Arnold Kling  

Staffing of Schools

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Andrew Coulson writes


Teachers make up 72 percent of on-site staff in Arizona’s independent education sector, but less than half of on-site staff in the public sector. In order to match the independent sector’s emphasis on teachers over non-teaching staff, Arizona public schools would have to hire roughly 25,000 more teachers and dismiss 21,210 non-teaching employees.

I am not at all surprised by this. As I pointed out long ago, one of the miracles of public education is that the school system charges more than $10,000 per student, puts 25 students in the classroom, and still pays teachers (far) less than $100,000 per year. The secret for doing this is to pad the school system (and the teacher's union) with non-teaching staff.

Coulson's full study is here. I would bet that where I live in Maryland at least 40 percent of school system employees are not in the classroom. My guess, however, is that in order to avoid embarrassment, the county avoids breaking down the data that way.


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COMMENTS (10 to date)
Mark Seecof writes:

Despite a strict statute (Calif. Education Code Sections 41401-41407) requiring a high ratio of teachers to administrators in public schools (e.g., 100 teachers for every 9 administrators in elementary schools) and requiring annual audits, and prescribing fairly stiff monetary penalties for non-compliance; despite all that, California's teachers' unions have managed to ensure that schools employ almost as many non-teachers as teachers. Of course, many of the non-teachers are "credentialled," they just don't actually teach any students.

The California experience proves that nothing short of school choice (competition) can possibly correct the waste and featherbedding in the public schools.

Kent Gatewood writes:

Vouchers would be one way to get competition. Should faith based groups qualify?

Michael Giampaoli writes:

Kent wrote, "Should faith based groups qualify?". All schools are faith-based. The current public education system is faith-based. It takes incredible faith to believe that the government schools provide any relevant schooling. Parents with a choice will choose that school that they have the most faith in to produce desired results. Who is capable or qualified to question their faith?

Shawn Mallison writes:

My oldest went off to publicly funded kindergarten just a few weeks back. Since then the quality of his education has significantly declined. He was learning much more at home! Daily we witness teachers and other employees doing the minimum necessary to get buy while at the same time suggesting we participate in the next fund raiser (I think we are up to three already). I have been shocked by what I have seen in the last couple of weeks. A little more competition might be just what is needed to create positive results.

Steve writes:

Are you sure teachers are paid "far less" than $100,000 when the cost of their (often relatively extravagent) benefits is included? It seems like if you are trying to see what portion of the 250k/classroom goes to instruction, you'd need to add payroll taxes, too. I don't know what teachers in AZ make, but a lot of them in MI make 50-70k in salary. I bet this would put the expense of their total compensation close to 100k.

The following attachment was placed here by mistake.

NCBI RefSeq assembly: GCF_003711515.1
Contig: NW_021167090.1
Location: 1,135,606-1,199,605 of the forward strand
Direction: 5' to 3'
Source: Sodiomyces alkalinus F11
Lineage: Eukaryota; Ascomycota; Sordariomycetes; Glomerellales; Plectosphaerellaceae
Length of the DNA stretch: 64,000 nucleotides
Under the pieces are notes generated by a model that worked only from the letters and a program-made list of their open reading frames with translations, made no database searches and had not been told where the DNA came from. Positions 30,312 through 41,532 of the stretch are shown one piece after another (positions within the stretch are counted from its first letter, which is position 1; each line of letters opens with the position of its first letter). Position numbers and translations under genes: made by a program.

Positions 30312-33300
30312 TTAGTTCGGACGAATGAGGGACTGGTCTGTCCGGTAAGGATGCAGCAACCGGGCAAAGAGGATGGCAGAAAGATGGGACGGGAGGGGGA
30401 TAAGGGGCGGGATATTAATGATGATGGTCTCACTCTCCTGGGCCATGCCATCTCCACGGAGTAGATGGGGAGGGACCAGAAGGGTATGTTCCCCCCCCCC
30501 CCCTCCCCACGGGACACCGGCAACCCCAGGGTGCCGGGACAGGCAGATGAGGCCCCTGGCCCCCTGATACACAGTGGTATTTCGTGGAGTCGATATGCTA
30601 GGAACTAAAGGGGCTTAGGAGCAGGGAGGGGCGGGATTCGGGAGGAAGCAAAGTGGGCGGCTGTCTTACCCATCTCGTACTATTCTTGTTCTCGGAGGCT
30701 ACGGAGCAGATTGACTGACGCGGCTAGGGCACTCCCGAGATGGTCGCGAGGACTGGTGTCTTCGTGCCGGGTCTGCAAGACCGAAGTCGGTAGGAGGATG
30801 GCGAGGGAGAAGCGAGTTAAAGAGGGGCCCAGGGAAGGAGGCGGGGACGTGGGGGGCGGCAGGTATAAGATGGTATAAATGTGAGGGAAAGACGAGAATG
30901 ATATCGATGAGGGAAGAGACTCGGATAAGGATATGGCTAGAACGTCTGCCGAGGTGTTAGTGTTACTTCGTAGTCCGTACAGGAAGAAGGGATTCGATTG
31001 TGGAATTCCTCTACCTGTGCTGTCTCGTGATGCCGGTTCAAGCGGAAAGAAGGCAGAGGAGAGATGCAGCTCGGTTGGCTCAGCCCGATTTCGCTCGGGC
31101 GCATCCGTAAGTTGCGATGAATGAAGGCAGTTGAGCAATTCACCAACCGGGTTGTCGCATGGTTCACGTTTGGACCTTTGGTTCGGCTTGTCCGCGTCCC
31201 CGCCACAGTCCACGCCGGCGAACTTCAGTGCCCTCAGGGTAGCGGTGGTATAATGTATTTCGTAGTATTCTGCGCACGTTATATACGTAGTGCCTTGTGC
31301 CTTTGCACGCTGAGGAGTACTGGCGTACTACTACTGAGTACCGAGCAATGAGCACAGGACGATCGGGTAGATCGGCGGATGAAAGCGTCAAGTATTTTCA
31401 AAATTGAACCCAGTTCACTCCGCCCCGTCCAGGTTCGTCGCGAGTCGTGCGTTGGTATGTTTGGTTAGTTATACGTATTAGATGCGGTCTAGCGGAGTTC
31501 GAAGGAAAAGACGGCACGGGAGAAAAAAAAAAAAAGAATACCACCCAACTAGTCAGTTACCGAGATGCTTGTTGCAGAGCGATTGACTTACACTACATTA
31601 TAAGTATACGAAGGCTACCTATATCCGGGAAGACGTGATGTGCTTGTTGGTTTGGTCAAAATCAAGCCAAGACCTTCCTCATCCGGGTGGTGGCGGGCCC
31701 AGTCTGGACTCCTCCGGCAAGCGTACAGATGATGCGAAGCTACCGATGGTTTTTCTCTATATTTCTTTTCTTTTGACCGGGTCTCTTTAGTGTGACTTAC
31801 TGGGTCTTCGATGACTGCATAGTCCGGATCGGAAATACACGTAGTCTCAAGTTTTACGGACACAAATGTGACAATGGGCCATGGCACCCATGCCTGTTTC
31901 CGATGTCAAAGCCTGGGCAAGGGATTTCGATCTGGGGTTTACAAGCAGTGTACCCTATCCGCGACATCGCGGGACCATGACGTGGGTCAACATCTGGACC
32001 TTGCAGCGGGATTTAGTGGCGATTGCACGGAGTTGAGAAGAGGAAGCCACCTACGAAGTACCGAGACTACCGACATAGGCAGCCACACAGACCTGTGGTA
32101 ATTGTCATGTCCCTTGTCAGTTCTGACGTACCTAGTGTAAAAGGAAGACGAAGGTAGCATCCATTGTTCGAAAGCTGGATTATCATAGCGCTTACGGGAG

Steve writes:

I should have read the study. I see the answer to my question is there.

I also want to make clear I was in no way arguing that public schools are efficient. I just was skeptical of the assertion that the cost to the school of employing a teacher didn't approach 100k/year in many cases.

RogerM writes:

In defense of public schools, look at the unfunded mandates from the state and federal governments imposed on schools requiring the extra staff. If you could get rid of government meddling in the class room, schools could get rid of the extra staff and pay teachers more.

doug writes:

It is the best paying part time job around,I wonder what the non classroom people do on the numerous 1/2 days.

Bethany writes:

I argee with this statement. If you walk into any school you will find that there are more staff memeber than teachers at any given school. Why does the schools need some many staff members. Is it because they do not want a lot of responsiblity on their plate so the more people that work there the less they have to do. I think that it is wrong. Teachers work hard at what they do and it takes a lot of out of the classroom time. They are way under paid for the job and responsiblities that they are given. We expect so much out of the teachers of today's society and we repay them with a low salary.

Clint writes:

OH MY...I have never thought of it that way but your so right! They should do something about this...teachers who go to school 8-10 years to get a Doctorate deserve a pay of 100,000 dollars! I don't care what their major is, the university easily has that money to fund them if they dismissed those their paying 35,000 who don't even have a degree and who just make up space around the campus. Sure, janitors and things like that are needed but I have really seen some pointless people around campus. Sure, everyone has their place on a campus...but we could increase the hard working professors and doctors pay and decrease those pay/dismiss those who haven't/aren't needed as much around the campus. I personally wouldn't mind getting my doctorate and teaching at a Campus...So I am definately in favor of raising there pay!

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